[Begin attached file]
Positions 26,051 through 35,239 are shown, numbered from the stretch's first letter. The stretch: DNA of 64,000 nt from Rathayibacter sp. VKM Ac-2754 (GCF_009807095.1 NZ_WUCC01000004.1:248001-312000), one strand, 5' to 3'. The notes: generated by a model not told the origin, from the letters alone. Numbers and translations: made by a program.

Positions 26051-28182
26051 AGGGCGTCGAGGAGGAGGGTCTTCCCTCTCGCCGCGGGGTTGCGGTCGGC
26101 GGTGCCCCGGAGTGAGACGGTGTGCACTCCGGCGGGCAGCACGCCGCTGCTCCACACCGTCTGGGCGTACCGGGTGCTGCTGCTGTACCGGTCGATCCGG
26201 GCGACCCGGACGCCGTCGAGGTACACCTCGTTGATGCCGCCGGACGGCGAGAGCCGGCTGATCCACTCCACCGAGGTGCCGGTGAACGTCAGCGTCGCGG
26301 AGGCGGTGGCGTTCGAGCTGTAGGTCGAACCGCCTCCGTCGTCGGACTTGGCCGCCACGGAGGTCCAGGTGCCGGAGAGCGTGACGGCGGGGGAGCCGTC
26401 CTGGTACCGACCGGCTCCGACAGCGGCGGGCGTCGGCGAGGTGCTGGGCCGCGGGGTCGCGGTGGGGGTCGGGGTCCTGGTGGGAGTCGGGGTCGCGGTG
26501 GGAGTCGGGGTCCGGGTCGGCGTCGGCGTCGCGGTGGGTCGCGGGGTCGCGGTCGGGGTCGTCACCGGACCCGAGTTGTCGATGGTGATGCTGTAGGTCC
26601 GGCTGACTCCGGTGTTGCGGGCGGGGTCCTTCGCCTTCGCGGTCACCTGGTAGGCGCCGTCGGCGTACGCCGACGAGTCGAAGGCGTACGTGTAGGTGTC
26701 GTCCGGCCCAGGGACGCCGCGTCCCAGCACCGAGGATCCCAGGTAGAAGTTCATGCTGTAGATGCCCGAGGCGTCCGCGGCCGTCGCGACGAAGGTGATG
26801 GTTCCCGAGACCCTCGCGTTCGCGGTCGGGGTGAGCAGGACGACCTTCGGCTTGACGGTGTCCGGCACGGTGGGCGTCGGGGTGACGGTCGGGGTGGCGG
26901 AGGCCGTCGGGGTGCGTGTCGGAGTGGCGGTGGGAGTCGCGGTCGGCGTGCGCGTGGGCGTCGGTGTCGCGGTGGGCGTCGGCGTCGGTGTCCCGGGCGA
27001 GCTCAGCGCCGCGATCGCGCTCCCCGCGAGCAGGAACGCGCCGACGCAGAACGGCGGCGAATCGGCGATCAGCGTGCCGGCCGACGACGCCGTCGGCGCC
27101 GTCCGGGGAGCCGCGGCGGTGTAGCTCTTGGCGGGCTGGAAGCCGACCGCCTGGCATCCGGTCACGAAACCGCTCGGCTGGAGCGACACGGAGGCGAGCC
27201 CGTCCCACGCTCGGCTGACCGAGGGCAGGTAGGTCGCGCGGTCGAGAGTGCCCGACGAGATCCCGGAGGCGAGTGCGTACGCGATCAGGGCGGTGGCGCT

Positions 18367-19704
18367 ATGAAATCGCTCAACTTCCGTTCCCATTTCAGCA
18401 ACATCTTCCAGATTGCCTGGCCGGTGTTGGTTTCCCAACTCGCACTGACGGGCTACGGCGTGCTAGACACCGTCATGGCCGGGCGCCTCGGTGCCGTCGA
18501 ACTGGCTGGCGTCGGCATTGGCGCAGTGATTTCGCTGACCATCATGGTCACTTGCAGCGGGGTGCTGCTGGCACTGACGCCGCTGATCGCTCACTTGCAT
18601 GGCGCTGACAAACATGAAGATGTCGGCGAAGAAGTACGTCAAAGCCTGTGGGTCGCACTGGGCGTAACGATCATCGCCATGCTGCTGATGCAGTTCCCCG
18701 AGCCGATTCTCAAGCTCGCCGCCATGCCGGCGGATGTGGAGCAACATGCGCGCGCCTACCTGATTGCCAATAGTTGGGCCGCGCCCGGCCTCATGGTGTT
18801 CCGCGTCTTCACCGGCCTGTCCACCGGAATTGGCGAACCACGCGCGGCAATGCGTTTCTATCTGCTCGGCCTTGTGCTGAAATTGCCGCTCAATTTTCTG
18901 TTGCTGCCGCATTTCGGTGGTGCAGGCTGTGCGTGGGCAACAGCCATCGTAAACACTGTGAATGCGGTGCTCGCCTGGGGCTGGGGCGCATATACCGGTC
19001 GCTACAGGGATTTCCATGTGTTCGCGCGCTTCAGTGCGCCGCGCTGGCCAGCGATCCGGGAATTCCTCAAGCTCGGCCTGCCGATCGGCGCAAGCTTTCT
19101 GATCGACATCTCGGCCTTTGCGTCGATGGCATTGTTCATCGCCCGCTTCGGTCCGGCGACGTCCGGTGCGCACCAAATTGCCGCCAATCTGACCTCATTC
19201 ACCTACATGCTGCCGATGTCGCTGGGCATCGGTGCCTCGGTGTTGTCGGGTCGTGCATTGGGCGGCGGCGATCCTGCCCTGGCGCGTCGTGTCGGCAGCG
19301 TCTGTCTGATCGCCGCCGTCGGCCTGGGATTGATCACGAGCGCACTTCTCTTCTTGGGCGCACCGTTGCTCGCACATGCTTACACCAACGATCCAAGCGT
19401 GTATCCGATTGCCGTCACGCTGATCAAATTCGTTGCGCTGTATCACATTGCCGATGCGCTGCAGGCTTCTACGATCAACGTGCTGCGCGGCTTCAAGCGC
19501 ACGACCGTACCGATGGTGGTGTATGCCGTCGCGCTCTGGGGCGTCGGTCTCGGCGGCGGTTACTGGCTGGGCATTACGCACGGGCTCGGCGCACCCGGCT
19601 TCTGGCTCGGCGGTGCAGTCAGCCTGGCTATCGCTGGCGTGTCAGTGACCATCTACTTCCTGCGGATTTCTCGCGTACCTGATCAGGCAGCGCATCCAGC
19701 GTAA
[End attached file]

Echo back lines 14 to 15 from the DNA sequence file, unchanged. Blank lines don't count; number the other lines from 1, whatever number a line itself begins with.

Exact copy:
27101 GTCCGGGGAGCCGCGGCGGTGTAGCTCTTGGCGGGCTGGAAGCCGACCGCCTGGCATCCGGTCACGAAACCGCTCGGCTGGAGCGACACGGAGGCGAGCC
27201 CGTCCCACGCTCGGCTGACCGAGGGCAGGTAGGTCGCGCGGTCGAGAGTGCCCGACGAGATCCCGGAGGCGAGTGCGTACGCGATCAGGGCGGTGGCGCT